Packard 250 DeLuxe

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Keywords: Packard 250 DeLuxe
Description: Packard was founded in 1899 as the "Ohio Automobile Company" in Warren, Ohio by James and William Packard and George Weiss. The firm changed its name to "Packard Motor Car

Packard was founded in 1899 as the "Ohio Automobile Company" in Warren, Ohio by James and William Packard and George Weiss. The firm changed its name to "Packard Motor Car Company" and moved its operations to Detroit in 1902. From the beginning, Packard concentrated on the luxury market. In the early years, the lowest-priced new Packard sold for more than the median price of.

Packard was founded in 1899 as the "Ohio Automobile Company" in Warren, Ohio by James and William Packard and George Weiss. The firm changed its name to "Packard Motor Car Company" and moved its operations to Detroit in 1902. From the beginning, Packard concentrated on the luxury market. In the early years, the lowest-priced new Packard sold for more than the median price of a new house!

Packard continued to build opulent luxury cars through the Great Depression, but survived by moving into the "medium price" market. By 1939, Packard was selling four times as many of its mass-produced medium-price "junior" models as it was of the fancier hand-built "senior" lines.

Packard introduced the first V-12 automobile engine in 1932, and a modified Packard V-12 was used in World War II PT boats. Packard also built the Rolls Royce Merlin aircraft engine which powered the legendary P-51 Mustang.

After the war, like all of the "independent" manufacturers, Packard faced the challenge of keeping up with a rapidly-changing auto market without the vast resources and economies of scale enjoyed by the "Big Three." Sales became maddeningly inconsistent — a good year would be followed by a bad one, and vice-versa, but the overall trend was one of slow decline.

The down-market move in the late 1930s, though necessary for the company's survival, had also diluted the Packard brand's exclusivity. President James J. Nance became focused on re-establishing the Packard brand's pre-Depression luxury cachet. Beginning in 1953, the least expensive Packard became the "Packard Clipper." Nance planned to spin "Clipper" off as a separate mid-price make, leaving the Packard name to be used exclusively on the high-class "senior" models. Unfortunately, it didn't work. When the first 1956 Clippers arrived in showrooms, Packard found to its dismay that they weren't selling because customers did not think they were "real" Packards! The cars were hastily rebadged as "Packard Clippers."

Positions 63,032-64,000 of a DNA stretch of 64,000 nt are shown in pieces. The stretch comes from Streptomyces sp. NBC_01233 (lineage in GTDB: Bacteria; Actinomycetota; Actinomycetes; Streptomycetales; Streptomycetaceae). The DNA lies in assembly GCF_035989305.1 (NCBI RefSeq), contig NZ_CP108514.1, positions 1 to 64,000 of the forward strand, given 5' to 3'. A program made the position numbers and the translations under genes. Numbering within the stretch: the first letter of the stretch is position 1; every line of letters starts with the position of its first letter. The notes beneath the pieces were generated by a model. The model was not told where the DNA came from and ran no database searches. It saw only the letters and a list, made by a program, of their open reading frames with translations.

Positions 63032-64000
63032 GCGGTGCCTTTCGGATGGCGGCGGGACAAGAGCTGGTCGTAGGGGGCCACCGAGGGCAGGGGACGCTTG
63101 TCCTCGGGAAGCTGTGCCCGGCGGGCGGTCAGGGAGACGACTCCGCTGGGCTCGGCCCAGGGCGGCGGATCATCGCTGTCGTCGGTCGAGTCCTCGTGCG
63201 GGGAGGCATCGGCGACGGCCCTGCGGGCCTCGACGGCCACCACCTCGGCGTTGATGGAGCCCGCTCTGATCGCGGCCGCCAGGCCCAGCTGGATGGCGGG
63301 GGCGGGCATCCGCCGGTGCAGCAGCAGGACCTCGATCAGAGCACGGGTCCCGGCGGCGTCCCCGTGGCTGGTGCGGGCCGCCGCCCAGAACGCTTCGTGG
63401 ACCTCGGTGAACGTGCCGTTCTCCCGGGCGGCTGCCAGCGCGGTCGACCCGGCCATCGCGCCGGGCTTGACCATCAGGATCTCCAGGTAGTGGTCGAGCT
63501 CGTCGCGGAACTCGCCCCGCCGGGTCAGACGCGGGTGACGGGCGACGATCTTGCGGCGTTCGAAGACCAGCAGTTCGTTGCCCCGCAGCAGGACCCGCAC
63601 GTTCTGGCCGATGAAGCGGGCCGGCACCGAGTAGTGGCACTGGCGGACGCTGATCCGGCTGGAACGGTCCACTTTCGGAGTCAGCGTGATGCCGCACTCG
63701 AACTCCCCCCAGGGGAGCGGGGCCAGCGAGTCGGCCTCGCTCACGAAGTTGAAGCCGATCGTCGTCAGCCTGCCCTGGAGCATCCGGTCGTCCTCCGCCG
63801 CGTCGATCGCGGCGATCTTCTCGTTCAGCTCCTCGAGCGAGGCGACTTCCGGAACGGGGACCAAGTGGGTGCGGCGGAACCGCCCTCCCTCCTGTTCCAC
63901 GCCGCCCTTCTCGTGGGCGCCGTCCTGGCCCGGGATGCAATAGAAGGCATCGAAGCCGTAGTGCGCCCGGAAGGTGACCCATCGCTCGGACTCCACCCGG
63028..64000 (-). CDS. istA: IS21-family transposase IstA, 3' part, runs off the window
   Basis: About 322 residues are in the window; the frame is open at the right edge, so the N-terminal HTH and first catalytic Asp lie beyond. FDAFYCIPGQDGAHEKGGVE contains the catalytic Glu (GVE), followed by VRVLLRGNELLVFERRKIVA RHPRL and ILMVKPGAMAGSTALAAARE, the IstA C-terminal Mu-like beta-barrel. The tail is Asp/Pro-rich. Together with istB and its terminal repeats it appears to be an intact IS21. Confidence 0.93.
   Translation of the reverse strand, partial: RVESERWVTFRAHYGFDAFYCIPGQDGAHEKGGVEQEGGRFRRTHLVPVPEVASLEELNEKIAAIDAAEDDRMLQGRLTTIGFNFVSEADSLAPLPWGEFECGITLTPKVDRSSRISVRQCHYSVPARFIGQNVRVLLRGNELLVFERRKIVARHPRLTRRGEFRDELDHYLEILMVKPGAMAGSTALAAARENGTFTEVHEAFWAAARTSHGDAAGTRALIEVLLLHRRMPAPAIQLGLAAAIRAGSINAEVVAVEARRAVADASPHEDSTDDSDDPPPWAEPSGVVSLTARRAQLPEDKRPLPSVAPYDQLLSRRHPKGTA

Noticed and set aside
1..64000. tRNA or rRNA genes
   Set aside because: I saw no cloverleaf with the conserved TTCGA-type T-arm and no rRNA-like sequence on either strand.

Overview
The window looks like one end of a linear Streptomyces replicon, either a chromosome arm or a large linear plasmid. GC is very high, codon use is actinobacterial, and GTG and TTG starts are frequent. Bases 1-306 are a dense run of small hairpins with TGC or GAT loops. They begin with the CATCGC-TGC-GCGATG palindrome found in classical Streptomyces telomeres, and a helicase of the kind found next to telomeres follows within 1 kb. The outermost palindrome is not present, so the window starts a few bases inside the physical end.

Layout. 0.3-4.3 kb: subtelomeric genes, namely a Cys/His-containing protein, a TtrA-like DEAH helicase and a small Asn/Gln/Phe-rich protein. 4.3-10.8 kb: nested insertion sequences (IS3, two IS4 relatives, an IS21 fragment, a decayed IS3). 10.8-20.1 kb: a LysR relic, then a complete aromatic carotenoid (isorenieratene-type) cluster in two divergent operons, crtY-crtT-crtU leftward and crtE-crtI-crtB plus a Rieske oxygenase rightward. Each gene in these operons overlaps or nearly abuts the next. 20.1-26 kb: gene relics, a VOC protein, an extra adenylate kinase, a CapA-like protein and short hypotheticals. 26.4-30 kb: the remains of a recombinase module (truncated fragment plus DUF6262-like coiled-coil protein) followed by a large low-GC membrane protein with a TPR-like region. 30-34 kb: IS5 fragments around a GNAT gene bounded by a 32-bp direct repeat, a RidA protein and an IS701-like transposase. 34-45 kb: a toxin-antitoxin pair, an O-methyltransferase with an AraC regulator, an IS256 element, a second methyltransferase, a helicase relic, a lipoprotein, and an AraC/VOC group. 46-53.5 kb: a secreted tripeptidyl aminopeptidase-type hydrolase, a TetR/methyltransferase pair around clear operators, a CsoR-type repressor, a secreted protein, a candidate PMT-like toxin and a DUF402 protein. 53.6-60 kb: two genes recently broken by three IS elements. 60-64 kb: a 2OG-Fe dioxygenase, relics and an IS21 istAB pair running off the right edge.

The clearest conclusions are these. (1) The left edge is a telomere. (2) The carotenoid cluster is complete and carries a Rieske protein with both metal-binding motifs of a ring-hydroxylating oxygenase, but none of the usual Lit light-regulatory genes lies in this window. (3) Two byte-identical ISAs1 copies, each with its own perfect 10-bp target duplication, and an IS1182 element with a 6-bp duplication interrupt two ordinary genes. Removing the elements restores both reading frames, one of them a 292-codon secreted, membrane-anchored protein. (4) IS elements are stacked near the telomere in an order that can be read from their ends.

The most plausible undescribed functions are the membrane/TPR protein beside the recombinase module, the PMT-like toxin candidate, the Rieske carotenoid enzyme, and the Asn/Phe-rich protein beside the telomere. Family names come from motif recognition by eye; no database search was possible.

After the 1954 Nash-Hudson merger which formed American Motors, Packard's board began looking for a merger partner of its own. Packard acquired Studebaker in October of 1954, hoping to take advantage of Studebaker's volume and large dealer network. After the merger, the Packard board was unpleasantly surprised by Studebaker's financial condition — having failed in their haste to do a sufficient investigation before approving the deal!

The combined Studebaker-Packard Corporation struggled financially, and the product suffered as a result. The 1955 and 1956 Packards were excellent designs with a fine modern V-8 engine, but suffered from technical "bugs" and quality control problems uncharacteristic of the make. As an economy move, Studebaker-Packard closed the Packard plant in Detroit at the end of 1956. For model year 1957, Packard cars would be modified Studebakers built in South Bend. The '57 models, derisively nicknamed "Packardbakers," were a complete failure — Packard sales fell to one seventh of what they were in 1956. The proud Packard brand name disappeared completely after 1958.

Packard had a reputation for build quality and engineering excellence which was reflected in its long-time advertising slogan, "Ask the man who owns one." It was the only independent manufacturer to develop its own automatic transmission, the Ultramatic introduced in 1949. The Ultramatic employed a lock-up torque converter for fuel economy at cruising speeds, a feature that would not be adopted by other manufacturers until the 1970s. The last true Packards of 1956 also featured an advanced electronically-controlled self-leveling suspension.



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